In 1980, Waits married Kathleen Brennan, split from his manager and record label, and moved to New York City. With Brennan’s encouragement and frequent collaboration, he pursued a more experimental and eclectic musical aesthetic influenced by the work of Harry Partch and Captain Beefheart. This was reflected in a series of albums released by Island Records, including Swordfishtrombones (1983), Rain Dogs (1985), and Franks Wild Years (1987). He continued appearing in films, notably starring in Jim Jarmusch’s Down by Law (1986), and also made theatrical appearances. With theatre director Robert Wilson, he produced the musicals The Black Rider and Alice, first performed in Hamburg. Having returned to California in the 1990s, his albums Bone Machine (1992), The Black Rider (1993), and Mule Variations (1999) earned him increasing critical acclaim and multiple Grammy Awards. In the late 1990s, he switched to the record label ANTI-, which released Blood Money (2002), Alice (2002), Real Gone (2004), and Bad as Me (2011).
Despite a lack of mainstream commercial success, Waits has influenced many musicians and gained an international cult following, and several biographies have been written about him. In 2015, he was ranked at No. 55 on Rolling Stone’s “100 Greatest Songwriters of All Time”. He was inducted into the Rock and Roll Hall of Fame in 2011.

There is a lot more information to be found on Wikipedia which is too much to mention here and I don’t want to bore readers with endless details. I do suggest you check him out, his music and his acting: https://en.wikipedia.org/wiki/Tom_Waits

Sources: Wikipedia, YouTube, interweb, poetpas

Snow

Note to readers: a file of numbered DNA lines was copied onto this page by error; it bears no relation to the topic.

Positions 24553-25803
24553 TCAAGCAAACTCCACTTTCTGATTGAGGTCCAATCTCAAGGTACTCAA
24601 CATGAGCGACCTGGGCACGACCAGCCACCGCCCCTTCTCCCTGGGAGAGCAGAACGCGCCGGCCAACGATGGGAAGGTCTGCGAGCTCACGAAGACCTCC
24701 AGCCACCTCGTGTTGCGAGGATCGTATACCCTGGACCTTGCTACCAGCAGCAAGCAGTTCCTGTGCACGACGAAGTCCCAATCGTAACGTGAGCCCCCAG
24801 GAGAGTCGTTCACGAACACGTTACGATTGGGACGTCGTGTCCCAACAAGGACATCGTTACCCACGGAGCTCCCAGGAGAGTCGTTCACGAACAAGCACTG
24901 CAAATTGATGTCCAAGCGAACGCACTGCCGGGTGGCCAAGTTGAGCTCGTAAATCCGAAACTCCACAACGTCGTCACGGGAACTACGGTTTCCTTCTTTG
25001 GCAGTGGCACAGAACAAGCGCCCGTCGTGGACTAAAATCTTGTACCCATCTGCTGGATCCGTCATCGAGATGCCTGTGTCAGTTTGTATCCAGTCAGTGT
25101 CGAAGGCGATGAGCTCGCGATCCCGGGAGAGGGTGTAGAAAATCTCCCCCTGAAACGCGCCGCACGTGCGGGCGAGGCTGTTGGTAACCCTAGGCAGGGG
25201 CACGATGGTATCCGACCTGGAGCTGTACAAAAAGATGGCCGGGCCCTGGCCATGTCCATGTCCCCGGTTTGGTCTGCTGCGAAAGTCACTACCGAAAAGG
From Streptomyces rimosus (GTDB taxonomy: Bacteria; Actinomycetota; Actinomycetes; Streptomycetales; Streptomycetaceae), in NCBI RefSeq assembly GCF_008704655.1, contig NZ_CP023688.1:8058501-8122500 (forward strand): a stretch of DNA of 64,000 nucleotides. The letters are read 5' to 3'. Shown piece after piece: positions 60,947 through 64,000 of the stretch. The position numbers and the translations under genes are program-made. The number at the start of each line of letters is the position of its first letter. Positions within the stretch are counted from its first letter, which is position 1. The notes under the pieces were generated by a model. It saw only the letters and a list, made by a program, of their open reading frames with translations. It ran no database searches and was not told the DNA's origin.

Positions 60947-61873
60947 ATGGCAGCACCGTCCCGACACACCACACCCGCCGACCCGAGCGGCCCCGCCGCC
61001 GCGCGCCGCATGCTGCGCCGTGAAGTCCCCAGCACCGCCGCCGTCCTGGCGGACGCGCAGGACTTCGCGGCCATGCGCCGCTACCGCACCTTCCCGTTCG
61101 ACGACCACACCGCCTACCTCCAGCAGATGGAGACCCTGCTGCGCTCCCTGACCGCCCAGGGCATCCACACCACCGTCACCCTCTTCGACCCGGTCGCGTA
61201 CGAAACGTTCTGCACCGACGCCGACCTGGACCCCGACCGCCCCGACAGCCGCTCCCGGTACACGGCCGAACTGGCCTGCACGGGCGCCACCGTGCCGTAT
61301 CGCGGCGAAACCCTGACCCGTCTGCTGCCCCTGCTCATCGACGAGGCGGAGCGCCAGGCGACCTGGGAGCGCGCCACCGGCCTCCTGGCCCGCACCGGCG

a virgin blanket
sewed with frozen powdered aqua
covering the lands
light and white
forsaken
at the hands
of the sky…

a soft throw;
I think it’s called snow

Some advice from Kurt

In 2006 a high school English teacher asked students to write a famous author and ask for advice. Kurt Vonnegut was the only one to respond – and his response is magnificent:

“Dear Xavier High School, and Ms. Lockwood, and Messrs Perin, McFeely, Batten, Maurer and Congiusta:

I thank you for your friendly letters. You sure know how to cheer up a really old geezer (84) in his sunset years. I don’t make public appearances any more because I now resemble nothing so much as an iguana.

What I had to say to you, moreover, would not take long, to wit: Practice any art, music, singing, dancing, acting, drawing, painting, sculpting, poetry, fiction, essays, reportage, no matter how well or badly, not to get money and fame, but to experience becoming, to find out what’s inside you, to make your soul grow.

Seriously! I mean starting right now, do art and do it for the rest of your lives. Draw a funny or nice picture of Ms. Lockwood, and give it to her. Dance home after school, and sing in the shower and on and on. Make a face in your mashed potatoes. Pretend you’re Count Dracula.

Here’s an assignment for tonight, and I hope Ms. Lockwood will flunk you if you don’t do it: Write a six line poem, about anything, but rhymed. No fair tennis without a net. Make it as good as you possibly can. But don’t tell anybody what you’re doing. Don’t show it or recite it to anybody, not even your girlfriend or parents or whatever, or Ms. Lockwood. OK?

Tear it up into teeny-weeny pieces, and discard them into widely separated trash receptacals. You will find that you have already been gloriously rewarded for your poem. You have experienced becoming, learned a lot more about what’s inside you, and you have made your soul grow.

God bless you all!”
Kurt Vonnegut

I will be doing a feature post on him another time…